The previous posting about the R3 vertical was just the background posting for this one. I had started looking at a lot of possible vertical antennas, but then I always had backoff because of the need for radials and that always seems like SO much work! So I have never in my life installed radials. But then I realized I had had very good results with a vertical in LA, so verticals can really have some advantages.
Being on a mini vertical binge in my reading lately, my Google Spy helped me out again with a helpful link, about verticals and radials, from an active general purpose ham radio club of about 100 members in Nashua, NH, the Nashua Area Radio Society. Google noticed that they had a 2019 article about verticals and radials. So I read it, another of many in my vertical binge reading.
The article does a great job of discussing ground conductivity, as related to half-wave verticals. As pointed out in the sole comment on this piece, this topic is the key to how AM broadcast stations work! We live in the heart of central Illinois, which has some of the most valuable farmland in the country; rich, black, loam that is great for growing corn and soybeans, a major source of income to our part of the country, which is in the heart of the Corn Belt, in 1956 declared by Vice President Henry A. Wallace to be the "most productive agricultural civilization the world has ever seen." Drive outside our city and you see farmland in all directions, very flat prairie as far as the eye can see, but dotted with tall towers, vertical antennas for broadcast radio stations. Our local ham clubs have VHF and UHF repeaters on some of these towers, often up 100 feet or more above the rich farmland below, no yagis or rhombics needed for these signals.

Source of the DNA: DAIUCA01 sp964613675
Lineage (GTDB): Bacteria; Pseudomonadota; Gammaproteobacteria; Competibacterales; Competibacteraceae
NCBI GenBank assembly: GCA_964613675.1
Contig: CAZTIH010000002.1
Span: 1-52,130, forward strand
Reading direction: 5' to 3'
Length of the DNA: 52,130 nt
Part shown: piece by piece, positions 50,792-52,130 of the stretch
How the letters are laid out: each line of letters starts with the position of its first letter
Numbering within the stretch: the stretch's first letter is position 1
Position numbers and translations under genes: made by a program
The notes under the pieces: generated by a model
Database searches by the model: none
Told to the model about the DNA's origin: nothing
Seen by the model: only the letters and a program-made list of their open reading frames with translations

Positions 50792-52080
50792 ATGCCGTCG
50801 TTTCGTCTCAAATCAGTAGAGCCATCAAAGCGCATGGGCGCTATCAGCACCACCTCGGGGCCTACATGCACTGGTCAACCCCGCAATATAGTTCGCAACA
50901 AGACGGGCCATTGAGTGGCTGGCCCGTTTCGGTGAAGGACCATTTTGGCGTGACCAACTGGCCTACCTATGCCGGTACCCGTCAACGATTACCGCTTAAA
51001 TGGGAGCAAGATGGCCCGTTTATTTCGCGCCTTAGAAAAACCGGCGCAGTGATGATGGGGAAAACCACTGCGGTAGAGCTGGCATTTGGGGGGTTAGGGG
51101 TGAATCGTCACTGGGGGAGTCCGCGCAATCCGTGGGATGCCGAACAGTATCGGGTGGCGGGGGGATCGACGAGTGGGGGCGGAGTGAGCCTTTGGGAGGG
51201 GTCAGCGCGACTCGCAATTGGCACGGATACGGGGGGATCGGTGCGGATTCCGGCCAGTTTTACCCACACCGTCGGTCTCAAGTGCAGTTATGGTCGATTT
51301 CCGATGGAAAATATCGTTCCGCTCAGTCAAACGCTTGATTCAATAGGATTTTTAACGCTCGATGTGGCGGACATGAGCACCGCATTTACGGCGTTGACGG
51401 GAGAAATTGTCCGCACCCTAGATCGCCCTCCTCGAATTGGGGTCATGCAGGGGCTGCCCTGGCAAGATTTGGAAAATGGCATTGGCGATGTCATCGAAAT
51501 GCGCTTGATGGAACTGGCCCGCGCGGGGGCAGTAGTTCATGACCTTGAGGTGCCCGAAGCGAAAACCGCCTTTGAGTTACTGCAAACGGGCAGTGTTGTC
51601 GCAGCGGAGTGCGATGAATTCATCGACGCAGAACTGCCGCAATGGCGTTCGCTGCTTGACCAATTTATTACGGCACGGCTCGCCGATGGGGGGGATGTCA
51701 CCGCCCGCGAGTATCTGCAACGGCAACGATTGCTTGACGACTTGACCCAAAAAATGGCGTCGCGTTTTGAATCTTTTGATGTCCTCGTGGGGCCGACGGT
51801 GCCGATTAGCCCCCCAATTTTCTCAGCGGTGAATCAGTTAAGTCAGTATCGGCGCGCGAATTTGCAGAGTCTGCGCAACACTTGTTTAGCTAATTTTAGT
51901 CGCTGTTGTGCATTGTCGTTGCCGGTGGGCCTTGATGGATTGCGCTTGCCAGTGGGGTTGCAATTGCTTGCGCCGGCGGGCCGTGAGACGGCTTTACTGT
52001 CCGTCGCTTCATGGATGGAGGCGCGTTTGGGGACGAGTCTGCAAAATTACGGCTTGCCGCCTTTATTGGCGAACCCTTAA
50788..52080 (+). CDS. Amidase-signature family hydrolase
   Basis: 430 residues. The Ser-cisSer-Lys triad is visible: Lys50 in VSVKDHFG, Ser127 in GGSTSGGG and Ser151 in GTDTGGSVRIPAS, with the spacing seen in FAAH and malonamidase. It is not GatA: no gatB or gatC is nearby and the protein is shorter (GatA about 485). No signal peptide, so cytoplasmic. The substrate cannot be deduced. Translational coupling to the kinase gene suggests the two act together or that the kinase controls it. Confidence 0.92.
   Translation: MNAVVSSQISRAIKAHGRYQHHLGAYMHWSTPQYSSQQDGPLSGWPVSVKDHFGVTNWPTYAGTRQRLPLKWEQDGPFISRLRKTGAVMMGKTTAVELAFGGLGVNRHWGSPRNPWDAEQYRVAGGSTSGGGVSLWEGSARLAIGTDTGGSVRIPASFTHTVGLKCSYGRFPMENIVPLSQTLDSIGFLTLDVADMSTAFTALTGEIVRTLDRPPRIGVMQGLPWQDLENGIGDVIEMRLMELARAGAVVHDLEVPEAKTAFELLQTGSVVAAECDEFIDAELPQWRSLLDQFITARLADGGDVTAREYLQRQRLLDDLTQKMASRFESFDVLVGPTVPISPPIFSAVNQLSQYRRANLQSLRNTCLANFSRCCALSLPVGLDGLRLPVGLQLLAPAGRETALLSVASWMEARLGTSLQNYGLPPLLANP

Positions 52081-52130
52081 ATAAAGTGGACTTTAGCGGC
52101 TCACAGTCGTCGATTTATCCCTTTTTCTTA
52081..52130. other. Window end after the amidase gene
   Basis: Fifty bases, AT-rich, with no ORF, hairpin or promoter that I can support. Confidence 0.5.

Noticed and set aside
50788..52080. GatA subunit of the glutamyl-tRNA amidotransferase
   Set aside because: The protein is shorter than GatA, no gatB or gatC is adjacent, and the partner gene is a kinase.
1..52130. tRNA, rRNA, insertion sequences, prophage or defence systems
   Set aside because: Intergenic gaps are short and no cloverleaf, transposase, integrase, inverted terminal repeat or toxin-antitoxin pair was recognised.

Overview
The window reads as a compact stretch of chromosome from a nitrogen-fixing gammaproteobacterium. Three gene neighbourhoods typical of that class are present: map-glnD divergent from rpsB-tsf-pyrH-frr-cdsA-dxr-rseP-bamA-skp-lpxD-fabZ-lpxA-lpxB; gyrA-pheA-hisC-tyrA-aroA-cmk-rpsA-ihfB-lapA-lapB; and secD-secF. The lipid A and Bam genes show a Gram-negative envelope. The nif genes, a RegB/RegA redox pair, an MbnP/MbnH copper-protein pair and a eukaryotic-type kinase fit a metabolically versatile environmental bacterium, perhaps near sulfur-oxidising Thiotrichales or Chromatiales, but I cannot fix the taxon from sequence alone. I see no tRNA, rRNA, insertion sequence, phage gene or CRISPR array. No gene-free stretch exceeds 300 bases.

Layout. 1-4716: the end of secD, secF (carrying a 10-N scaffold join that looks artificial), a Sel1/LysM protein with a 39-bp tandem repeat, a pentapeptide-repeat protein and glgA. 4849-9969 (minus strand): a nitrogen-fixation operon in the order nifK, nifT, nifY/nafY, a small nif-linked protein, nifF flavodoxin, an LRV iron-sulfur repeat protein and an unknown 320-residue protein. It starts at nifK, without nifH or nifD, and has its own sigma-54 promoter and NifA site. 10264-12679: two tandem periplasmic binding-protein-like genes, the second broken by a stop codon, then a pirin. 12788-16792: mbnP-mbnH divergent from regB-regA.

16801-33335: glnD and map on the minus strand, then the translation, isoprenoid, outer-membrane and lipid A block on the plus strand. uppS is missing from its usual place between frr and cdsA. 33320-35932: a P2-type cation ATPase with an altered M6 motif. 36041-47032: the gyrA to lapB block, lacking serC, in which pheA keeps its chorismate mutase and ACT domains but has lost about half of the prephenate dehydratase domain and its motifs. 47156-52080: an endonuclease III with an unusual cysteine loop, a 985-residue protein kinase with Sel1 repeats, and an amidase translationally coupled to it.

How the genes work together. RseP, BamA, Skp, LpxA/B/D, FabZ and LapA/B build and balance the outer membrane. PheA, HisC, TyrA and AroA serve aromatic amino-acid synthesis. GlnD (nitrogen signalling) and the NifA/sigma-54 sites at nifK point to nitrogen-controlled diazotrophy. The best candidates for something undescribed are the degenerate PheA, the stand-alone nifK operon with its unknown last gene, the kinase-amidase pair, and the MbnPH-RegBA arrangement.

The article links to a map of the US, downloadable from the FCC, that shows the conductivity of the soil all over the country, but it also shows a small map in the article of the same thing. Conductivity is measured in mhos, which is ohms spelled backwards, as conductance is the reciprocal of resistance. Is that neat, or what? Looking at this map, to the north, south and east of us, nearly all the conductance readings are in the single digits. But we are located in a band of land with conductance of 15 millimhos per meter, far higher than the rest of the country to our north, south and east. Wow, all that flat land around us began to look much different to me. Looking to our west across the Great Plains, we see conductance similar to ours and some even higher at 30 millimhos per meter. Call it flyover country if you want, but I now prefer to think of it as the part of the country with the best ground conductance. As for RF, the higher the current in the soil, the stronger the signal radiated from the vertical antenna, which translates to better DX! Then again seawater has conductance of 5,000 millimhos per meter. In California my RF take-off to the west was across the Pacific Ocean, which is why it was so easy to work VK, ZL and other Pacific rim destinations from there.
The radial system taps in to that conductive soil for the half-wave verticals, completing the key second half of such antennas. All that hard work in building a good radial system could pay big dividends in harnessing the power of our rich conductive soil. Operating QRP should be far more successful from here if we take advantage of our Prairie Amplifier; that rich, conductive soil.
REF: All about loam and how to fine tune it to be more like you want it.